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Medical offices nixed in industrial district
Medical offices nixed in industrial district
By SUE REID
Solon's planning commission did not give much support last week for two requests for a zoning change to allow medical offices to be included in the industrial district.
Following discussion, the planning commission approved a motion to send correspondence to City Council that the matter will be sent on to the newly formed master plan citizens commission for review. The two business owners requesting the change also will be contacted, and the issue will be moved to the planning commission's inactive agenda.
Mayor Susan A. Drucker, who is a member of the planning commission, said, while she always is in support of the business community and its advancement, she struggles with the request of extending permitted uses for various reasons.
"We already have vacancies in the I-2 district," Mrs. Drucker said. "If medical and dental offices were full, it might be worth looking at, but with vacancies, it makes it difficult for me to support this at this time.
"It's untimely right now to make a decision like this," she said.
Mrs. Drucker said, if she knew the change would not impact negatively the commercial district, she would not have a problem with it.
In June 2008, there was a proposal to add medical uses and others in the I-2 and O-2, office districts. The planning commission at that time approved I-2 and O-2 for medical, but later that summer City Council, acting on the recommendation, only approved the O-2 changes and rejected medical uses in I-2. In November 2008, Solon voters approved the O-2 uses.
City Planning Director Robert S. Frankland said the rejection of medical uses in I-2 was due to a concern that they would compete with existing office uses. In addition, medical uses are higher-traffic uses, he said of the concerns raised at that time.
In addition to the two letters requesting to expand the uses, the commission received a letter in opposition from Dennis A. Totarella, a commercial real estate developer in the I-2 district who recently has developed Brittain Place, which is located in the historic zoning district. He is opposed to "selective rezoning for personal benefit," he said.
"As developers, we are well aware of the location, zoning use, the risks we take when we decide to move forward with a project," Mr. Totarella said. "We agree to live with the existing conditions and make the best of them. I can name another half dozen developers that own property (including our company) on that road, in the same vicinity, that will be standing in line requesting the benefit. I can remember turning away many doctors during the four years we built the Solon Business Campus."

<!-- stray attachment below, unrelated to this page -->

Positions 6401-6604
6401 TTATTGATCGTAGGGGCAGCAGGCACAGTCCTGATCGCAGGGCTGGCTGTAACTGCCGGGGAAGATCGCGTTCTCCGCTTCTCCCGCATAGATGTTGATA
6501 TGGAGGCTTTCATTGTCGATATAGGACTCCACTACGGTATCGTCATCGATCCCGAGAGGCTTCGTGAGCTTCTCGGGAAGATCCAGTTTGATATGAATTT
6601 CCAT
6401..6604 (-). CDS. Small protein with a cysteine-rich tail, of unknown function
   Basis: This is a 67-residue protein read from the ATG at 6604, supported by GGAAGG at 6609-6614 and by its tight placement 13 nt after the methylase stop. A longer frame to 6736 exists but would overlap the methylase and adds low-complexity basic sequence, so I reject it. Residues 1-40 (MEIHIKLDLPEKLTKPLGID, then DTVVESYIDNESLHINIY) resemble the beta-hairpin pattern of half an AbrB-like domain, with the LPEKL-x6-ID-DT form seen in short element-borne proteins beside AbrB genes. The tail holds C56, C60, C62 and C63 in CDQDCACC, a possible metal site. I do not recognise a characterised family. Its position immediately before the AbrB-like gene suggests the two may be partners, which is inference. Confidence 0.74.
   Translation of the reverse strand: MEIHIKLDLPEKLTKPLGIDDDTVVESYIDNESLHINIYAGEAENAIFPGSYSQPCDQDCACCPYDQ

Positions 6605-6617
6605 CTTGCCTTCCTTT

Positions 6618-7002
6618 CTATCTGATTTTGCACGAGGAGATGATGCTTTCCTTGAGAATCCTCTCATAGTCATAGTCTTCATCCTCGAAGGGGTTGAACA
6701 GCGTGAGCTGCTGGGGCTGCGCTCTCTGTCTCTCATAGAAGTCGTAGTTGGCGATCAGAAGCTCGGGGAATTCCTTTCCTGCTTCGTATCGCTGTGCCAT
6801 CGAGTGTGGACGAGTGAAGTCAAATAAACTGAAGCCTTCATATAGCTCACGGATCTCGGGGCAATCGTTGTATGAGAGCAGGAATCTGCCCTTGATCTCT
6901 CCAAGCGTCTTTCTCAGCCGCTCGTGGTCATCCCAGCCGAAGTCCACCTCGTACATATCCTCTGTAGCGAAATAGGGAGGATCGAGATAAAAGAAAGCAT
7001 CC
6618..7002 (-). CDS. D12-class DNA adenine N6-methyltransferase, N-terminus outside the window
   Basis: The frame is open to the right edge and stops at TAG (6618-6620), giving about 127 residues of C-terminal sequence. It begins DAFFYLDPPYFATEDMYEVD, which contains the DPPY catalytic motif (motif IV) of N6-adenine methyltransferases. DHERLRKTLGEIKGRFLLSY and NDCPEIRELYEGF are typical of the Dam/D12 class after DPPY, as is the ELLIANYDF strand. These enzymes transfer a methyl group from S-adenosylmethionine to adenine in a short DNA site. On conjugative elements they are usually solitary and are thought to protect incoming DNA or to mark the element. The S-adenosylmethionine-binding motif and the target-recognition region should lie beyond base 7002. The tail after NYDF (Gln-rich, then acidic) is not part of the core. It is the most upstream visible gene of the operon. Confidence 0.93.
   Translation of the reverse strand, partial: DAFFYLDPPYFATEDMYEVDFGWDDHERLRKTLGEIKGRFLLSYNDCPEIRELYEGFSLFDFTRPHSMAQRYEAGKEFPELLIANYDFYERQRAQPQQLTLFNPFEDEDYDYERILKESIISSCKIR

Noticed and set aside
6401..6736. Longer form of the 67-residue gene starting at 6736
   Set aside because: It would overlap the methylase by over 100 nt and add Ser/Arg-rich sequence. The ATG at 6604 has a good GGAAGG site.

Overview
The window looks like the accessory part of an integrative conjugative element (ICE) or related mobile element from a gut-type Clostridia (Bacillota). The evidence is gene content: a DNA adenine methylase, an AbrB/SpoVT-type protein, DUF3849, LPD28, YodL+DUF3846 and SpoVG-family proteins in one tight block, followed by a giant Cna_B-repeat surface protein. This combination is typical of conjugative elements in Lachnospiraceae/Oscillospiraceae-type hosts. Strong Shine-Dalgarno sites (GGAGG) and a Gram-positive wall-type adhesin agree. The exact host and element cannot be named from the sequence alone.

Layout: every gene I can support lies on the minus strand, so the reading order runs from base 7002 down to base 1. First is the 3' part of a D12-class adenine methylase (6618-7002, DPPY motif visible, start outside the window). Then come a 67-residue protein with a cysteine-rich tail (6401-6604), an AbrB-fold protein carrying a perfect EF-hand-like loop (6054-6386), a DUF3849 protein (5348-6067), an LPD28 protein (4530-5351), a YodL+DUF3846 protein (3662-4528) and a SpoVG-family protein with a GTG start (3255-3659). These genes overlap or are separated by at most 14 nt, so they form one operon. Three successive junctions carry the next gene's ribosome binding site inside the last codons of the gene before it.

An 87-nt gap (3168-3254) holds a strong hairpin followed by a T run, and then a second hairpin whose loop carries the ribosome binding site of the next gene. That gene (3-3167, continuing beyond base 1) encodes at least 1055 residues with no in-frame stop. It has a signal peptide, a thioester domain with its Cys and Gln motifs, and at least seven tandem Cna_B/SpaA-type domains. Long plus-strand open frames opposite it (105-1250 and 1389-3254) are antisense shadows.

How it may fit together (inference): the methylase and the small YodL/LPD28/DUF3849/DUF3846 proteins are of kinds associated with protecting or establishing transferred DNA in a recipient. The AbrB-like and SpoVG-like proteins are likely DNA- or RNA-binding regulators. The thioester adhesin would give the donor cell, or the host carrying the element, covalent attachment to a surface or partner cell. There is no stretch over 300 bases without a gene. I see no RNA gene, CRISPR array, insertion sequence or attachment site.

Councilwoman Toni M. Richmond said, "I am not in support of making a move like this that would change the dynamics of the city.
"We establish our zoning in a way that I think was deliberately done to maintain a healthy retail, medical, commercial and industrial area," she said. "If we allow that to happen, we can open flood gates," she said of the change. Ms. Richmond said she does not support expanding the uses "as long as we have commercial properties available."
The two requests the city received were from Charles Wolf, whose family owns the Solon Marquis Building at Solon and Aurora (Route 43) roads and Larry Coven, of Bainbridge Road Associates LLC, who owns a multi-tenant building on Bainbridge Road, also in the I-2 district.
Mr. Wolf said the reason behind the request to expand the uses was to keep his space fully occupied and provide a nice service to the city's residents. By permitting all landlords in the I-2 zone to have medical tenants, "we can expect office occupancy to improve, jobs to be created and Solon's tax base to go up," Mr. Wolf said.
Mr. Coven said new tenants are not easy to find, and that he recently had a wellness center interested in his building, but had to turn them away because they saw patients and offered some minor medical treatments (non-surgical) on site.
Mr. Totarella said he believes that limits and boundaries for different business types are necessary "to maintain healthy retail, medical, commercial and industrial areas.
"By diluting the concentration of like businesses by allowing them to expand across zoning districts, in my opinion, only weakens that particular district they are leaving," Mr. Totarella said.
"I don't want to rob Paul to pay Peter," Mrs. Drucker said.
Commission member William M. Mazur said that he finds it curious that one of the request to modify the zoning is in relation to a building that is fully occupied, referring to the Marquis Building.
"I'm not sure if it is to better the zoning code or to have leverage with negotiations for incoming tenants," Mr. Mazur said of the reason behind the request. "In my mind, is this something the owner thinks is best for the city or something to use for negotiating a higher rent or keeping the rent the same?"
He said that he does not think it appropriate for a medical office to be located in a busy industrial area. It would make more sense in certain I-2 areas, like on Bainbridge Road and a portion of Solon Road where multi-tenant offices are located.
Commission member Nancy E. Meany said she has concerns about parking issues if the use was expanded. She said at this point, she would be in favor of allowing the master plan citizens commission to look at the matter and see if it would be advisable.
"I would possibly consider this a good study if the city's downtown were overbuilt," Mr. Totarella said, "but I believe we are still working on actively reinvesting to improve the downtown area. Allowing this expansion wouldn't send a responsible message to the community or future investors. Hopefully, this request will not live past the study process."
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